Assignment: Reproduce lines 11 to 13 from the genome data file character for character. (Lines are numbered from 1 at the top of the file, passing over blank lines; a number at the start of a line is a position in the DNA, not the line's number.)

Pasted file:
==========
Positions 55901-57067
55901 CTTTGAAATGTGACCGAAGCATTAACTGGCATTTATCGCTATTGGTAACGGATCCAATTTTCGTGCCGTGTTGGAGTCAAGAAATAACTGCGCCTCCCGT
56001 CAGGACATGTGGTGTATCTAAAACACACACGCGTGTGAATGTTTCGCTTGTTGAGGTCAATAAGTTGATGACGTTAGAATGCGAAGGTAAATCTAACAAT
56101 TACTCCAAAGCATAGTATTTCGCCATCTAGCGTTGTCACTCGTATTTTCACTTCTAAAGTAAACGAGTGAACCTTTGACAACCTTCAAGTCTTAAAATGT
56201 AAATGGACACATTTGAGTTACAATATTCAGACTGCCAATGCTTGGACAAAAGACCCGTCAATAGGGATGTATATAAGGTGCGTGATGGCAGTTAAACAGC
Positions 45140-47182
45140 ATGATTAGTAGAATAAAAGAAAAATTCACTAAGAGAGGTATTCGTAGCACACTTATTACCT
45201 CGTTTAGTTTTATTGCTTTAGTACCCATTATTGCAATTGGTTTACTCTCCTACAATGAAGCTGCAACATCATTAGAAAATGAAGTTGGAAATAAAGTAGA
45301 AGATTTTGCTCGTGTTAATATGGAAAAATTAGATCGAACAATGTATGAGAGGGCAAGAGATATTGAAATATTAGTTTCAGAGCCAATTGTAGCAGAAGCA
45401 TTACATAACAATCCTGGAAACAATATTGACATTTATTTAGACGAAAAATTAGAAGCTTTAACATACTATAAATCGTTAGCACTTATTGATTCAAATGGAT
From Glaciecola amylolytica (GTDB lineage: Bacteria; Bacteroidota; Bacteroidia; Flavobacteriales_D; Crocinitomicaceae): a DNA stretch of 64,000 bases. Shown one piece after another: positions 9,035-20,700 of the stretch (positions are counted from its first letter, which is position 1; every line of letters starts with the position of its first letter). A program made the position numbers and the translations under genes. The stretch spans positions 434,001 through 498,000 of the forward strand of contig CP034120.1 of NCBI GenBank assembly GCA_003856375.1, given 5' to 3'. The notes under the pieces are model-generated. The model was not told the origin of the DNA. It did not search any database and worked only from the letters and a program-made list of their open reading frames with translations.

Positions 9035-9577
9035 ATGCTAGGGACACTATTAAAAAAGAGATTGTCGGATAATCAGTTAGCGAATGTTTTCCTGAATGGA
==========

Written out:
From Glaciecola amylolytica (GTDB lineage: Bacteria; Bacteroidota; Bacteroidia; Flavobacteriales_D; Crocinitomicaceae): a DNA stretch of 64,000 bases. Shown one piece after another: positions 9,035-20,700 of the stretch (positions are counted from its first letter, which is position 1; every line of letters starts with the position of its first letter). A program made the position numbers and the translations under genes. The stretch spans positions 434,001 through 498,000 of the forward strand of contig CP034120.1 of NCBI GenBank assembly GCA_003856375.1, given 5' to 3'. The notes under the pieces are model-generated. The model was not told the origin of the DNA. It did not search any database and worked only from the letters and a program-made list of their open reading frames with translations.

Positions 9035-9577
9035 ATGCTAGGGACACTATTAAAAAAGAGATTGTCGGATAATCAGTTAGCGAATGTTTTCCTGAATGGA